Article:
Children are born ready and eager to learn. From the start, they are “active participants” in their own learning. Newborns model the facial expressions fo their caregivers and older babies begin to imitate the sounds of adult speech. All this learning happens through playful interactions with the loving adult caregivers in the baby’s life.
DBCC’s Curriculum is modeled on these kind of playful interactions.
Many centers talk about play in their curriculum, but often offer structured lessons based upon a purchased, scripted curriculum or traditional primary-grade direct instruction. DBCC creates a learning environment where children can self-select activities that are created to meet individual needs and strengths of the children in each classroom.
How does play enhance a child’s development?
- Play ensures that children have experience that encourage natural growth in all areas – social, emotional, physical, and cognitive.
- Play allows children practice in taking initiative and responsibility.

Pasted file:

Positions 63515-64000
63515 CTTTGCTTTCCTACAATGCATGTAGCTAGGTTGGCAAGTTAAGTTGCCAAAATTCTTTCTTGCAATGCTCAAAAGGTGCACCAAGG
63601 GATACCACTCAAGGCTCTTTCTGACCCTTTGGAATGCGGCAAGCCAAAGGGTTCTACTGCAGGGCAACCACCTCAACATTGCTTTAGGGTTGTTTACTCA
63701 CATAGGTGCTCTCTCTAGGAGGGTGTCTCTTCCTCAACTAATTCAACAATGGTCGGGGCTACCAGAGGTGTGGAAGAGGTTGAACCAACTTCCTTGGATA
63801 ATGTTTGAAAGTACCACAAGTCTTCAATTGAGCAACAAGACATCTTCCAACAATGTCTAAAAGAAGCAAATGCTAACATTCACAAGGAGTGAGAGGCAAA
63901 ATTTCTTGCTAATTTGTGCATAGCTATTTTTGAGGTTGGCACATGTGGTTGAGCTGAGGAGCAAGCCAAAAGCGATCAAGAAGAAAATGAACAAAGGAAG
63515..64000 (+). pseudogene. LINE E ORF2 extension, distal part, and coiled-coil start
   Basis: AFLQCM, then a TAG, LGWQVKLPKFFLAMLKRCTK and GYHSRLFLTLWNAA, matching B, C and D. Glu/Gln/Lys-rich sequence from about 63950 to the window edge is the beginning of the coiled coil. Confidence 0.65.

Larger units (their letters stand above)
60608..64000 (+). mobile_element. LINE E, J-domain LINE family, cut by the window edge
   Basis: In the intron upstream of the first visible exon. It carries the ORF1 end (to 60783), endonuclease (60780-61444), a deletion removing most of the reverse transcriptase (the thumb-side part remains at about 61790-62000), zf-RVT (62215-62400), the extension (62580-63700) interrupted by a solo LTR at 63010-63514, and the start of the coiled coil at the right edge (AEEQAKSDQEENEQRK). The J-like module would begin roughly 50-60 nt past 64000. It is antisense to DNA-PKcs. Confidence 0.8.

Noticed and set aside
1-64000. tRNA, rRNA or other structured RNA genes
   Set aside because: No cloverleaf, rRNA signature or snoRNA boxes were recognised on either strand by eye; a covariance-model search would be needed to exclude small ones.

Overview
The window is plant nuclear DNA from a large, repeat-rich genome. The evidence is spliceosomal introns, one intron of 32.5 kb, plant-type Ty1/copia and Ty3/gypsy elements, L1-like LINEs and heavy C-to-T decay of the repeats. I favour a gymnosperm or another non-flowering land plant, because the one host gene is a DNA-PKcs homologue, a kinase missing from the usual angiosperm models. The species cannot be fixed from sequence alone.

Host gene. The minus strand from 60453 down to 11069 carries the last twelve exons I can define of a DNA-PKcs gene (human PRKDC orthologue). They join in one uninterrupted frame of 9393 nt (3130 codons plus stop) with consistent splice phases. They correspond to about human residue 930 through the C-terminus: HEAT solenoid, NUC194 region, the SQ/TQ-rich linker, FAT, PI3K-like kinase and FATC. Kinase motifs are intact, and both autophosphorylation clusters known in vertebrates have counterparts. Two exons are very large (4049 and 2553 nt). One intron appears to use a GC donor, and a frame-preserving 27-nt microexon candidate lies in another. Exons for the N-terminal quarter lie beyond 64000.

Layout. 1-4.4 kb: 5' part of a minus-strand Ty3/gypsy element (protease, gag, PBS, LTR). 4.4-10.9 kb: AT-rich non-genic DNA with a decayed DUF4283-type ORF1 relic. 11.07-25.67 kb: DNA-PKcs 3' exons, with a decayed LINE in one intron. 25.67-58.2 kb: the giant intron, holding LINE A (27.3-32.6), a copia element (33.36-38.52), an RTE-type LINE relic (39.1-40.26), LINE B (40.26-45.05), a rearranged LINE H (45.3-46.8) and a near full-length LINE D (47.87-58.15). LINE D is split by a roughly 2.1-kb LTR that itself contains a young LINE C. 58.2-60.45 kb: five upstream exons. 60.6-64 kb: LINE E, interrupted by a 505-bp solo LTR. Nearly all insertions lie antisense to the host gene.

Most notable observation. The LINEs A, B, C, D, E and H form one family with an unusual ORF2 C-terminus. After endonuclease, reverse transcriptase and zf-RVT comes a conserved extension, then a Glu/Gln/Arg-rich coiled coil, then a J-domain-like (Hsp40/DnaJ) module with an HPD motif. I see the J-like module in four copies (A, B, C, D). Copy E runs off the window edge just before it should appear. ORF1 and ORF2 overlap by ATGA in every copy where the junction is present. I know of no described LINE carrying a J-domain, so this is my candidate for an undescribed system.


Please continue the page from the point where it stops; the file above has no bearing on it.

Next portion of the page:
- Play ensures that children develop the ability to make and follow rules.
- Play encourages children to learn from each other as well as from the helpful adults in their lives.
- Self-selected play activities encourage children’s natural curiosity and creativity, and encourages the development of life-long, self-directed learners.
- Self-initiated play with peers ensures that children have practice with social problem solving skills.
- The ability to become meaningfully engaged in a topic of interest … affects the development of dispositions to acheive and learn.
- Providing children with opportunities to initiate their own play scenarios ensures that curriculum is culturally relevant.
- Play allows children to proceed at their own pace, observe others, take learning risks, try on different roles, learn basic concepts of physics, mathematics, and science, enhance verbal and language skills, practice social skills, learn problem solving and conflict resolution skills, take responsibility, make choices and decisions, become emotionally resilient, develop critical thinking and listening skills, and be actively engaged.